In the same sense, some details may not be appropriate to share with younger children. Only you know what from your child’s adoption story they are ready to hear and what might be better to wait for a later date. Remember that kids don’t need to know everything right from the start. It’s enough for them to know they’re adopted and for that to be a conversation that remains open-ended.
Recently, I’ve had a few close friends who have been pregnant. As their bellies have grown, and their older children have boasted about the baby in mommy’s tummy, my own daughter has picked up on that. For a little while there, she was telling people I had a baby in my tummy (I most certainly didn’t). That then shifted to her telling people that she grew in my tummy (which she obviously didn’t).
These comments have been a great opening to reinforce the conversation about adoption, though. When she talks about how she grew in my tummy, I am able to gently correct her and point to pictures of her other mother still pregnant. “See,” I say, “You grew in Mama Becca’s tummy. And then she gave you to me to love forever.”
It’s still not a concept that has completely sunk in, but the opening provided by her asking these questions and making these assumptions has given us a framework at least to work within.
Adoption is never going to be just a one-time conversation. There isn’t going to come a day when my daughter is 5, or 7, or 10, and it all suddenly just clicks and she never has a question again.
Kids simply don’t work like that.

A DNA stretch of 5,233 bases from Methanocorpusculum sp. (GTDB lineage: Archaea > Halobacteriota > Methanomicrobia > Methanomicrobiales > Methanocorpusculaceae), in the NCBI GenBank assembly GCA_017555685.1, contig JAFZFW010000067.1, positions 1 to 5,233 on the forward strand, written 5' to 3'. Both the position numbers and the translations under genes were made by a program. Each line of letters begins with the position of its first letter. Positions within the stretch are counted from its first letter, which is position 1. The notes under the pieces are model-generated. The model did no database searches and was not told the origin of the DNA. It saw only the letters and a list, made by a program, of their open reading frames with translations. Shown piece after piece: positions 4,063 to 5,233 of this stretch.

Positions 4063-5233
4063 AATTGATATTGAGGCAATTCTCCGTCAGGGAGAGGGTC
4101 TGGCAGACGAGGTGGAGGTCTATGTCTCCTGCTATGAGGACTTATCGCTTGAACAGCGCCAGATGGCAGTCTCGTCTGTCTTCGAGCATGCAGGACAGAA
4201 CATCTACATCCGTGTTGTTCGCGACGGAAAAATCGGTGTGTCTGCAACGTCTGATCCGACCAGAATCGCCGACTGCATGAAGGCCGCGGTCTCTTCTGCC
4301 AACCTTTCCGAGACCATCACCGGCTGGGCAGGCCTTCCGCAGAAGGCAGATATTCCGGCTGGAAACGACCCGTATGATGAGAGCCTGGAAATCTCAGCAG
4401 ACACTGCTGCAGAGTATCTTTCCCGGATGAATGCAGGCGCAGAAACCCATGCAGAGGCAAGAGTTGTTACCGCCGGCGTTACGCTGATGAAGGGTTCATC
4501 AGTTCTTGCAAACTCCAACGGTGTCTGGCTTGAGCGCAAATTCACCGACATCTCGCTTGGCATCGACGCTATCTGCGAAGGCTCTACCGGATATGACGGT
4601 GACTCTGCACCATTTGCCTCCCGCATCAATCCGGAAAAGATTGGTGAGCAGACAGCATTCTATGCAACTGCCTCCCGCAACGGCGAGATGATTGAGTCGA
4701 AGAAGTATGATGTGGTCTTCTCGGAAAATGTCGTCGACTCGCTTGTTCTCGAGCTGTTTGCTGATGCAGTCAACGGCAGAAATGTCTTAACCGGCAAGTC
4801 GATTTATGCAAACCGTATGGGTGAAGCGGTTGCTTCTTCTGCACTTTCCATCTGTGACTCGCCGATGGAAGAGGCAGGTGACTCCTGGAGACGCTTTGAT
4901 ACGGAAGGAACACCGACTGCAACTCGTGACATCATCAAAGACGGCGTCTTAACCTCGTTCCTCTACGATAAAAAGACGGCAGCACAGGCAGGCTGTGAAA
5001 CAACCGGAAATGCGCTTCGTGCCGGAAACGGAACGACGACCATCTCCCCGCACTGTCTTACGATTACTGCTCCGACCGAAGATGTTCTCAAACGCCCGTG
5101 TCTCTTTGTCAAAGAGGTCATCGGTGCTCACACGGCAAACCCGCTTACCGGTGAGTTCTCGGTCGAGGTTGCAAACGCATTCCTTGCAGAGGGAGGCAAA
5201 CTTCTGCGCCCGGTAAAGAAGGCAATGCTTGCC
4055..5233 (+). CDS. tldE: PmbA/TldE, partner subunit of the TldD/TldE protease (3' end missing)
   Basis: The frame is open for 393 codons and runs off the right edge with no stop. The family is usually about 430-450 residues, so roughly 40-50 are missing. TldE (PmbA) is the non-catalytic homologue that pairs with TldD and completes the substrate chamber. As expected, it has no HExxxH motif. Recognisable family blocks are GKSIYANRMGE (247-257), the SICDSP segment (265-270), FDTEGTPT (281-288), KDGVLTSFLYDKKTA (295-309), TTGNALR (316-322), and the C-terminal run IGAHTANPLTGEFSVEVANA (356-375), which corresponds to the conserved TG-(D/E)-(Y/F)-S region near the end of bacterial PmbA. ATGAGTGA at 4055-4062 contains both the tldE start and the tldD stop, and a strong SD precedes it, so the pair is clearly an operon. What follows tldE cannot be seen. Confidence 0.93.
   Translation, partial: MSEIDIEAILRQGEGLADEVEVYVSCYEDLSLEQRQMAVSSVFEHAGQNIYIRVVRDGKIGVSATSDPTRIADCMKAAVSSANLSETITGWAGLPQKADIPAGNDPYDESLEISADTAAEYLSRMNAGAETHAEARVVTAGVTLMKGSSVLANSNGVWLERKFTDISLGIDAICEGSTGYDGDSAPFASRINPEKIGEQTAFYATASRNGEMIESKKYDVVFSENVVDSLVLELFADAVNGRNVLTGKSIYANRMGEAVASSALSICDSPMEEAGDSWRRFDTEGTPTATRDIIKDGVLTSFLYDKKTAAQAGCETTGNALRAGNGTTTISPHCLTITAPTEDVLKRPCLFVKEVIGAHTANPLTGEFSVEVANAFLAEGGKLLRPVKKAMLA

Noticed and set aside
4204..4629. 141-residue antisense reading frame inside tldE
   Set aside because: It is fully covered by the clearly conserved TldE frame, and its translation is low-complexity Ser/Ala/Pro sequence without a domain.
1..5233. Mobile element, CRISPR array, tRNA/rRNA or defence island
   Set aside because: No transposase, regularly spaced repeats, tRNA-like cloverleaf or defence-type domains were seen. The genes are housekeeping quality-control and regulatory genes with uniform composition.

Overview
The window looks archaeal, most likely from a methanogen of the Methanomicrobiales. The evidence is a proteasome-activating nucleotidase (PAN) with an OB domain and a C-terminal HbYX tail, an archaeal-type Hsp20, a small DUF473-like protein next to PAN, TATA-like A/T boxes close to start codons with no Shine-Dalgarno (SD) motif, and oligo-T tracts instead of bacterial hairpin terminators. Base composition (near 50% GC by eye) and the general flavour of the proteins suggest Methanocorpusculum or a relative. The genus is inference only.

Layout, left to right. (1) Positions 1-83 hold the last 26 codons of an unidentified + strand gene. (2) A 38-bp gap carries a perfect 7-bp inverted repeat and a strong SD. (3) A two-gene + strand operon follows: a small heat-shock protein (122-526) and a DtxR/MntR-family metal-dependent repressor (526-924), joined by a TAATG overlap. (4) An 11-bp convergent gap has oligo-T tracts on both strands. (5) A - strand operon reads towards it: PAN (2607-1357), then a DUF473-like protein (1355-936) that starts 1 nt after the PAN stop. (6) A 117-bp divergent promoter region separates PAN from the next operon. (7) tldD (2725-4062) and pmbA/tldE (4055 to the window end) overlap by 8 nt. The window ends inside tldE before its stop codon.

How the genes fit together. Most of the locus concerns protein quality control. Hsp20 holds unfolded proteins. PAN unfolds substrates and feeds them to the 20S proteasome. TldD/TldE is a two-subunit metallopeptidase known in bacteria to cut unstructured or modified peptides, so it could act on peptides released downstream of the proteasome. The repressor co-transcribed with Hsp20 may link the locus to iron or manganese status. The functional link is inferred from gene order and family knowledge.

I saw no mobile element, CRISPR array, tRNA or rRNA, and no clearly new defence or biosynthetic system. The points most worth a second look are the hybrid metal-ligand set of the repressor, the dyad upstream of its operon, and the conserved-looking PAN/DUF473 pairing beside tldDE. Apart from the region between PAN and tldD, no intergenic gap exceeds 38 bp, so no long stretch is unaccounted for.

The National Council for Adoption points out that the questions kids have about adoption, and the ways they process where and how they fit in the tapestry of adoption, will evolve over time. So know that the conversation will probably come up again and again over the years, and remain open to continuing that conversation at an age-appropriate level.
As that conversation evolves, so will the questions your child asks. Prepare yourself for questions that may catch you off guard, or sting a little more than you would like.
It doesn’t mean they don’t love you if they want to know more about their birth family, or if they suddenly seem to be struggling with what it means to have been placed for adoption at all. Kids process this information in different ways, and some will have a harder time than others. That has very little to do with who you are as a parent, and so much more to do with who they are as people.
The best thing you can do is to continue to love and support them in their exploration of what it means to be adopted. Keep an open door policy regarding the questions of origin they may have, and try not to let your own fears intrude upon their desire to talk about where they came from.
Questions and a wide range of emotions are all so very normal for children who enter their families through adoption. And there may well come a time when your child struggles with loss and grief as they attempt to resolve their feelings about adoption. But all the research tells us that honesty in adoption is always the best policy.
So remain available, answer their questions, keep an open door, and continue to let them know how very much you love them.
Leah Campbell is a writer and editor living in Anchorage, Alaska. A single mother by choice after a serendipitous series of events led to the adoption of her daughter. Leah is also author of the book Single Infertile Female and has written extensively on the topics of infertility, adoption and parenting.
This article was graciously shared by Healthline, a trusted health information website dedicated to the pursuit of health and well-being.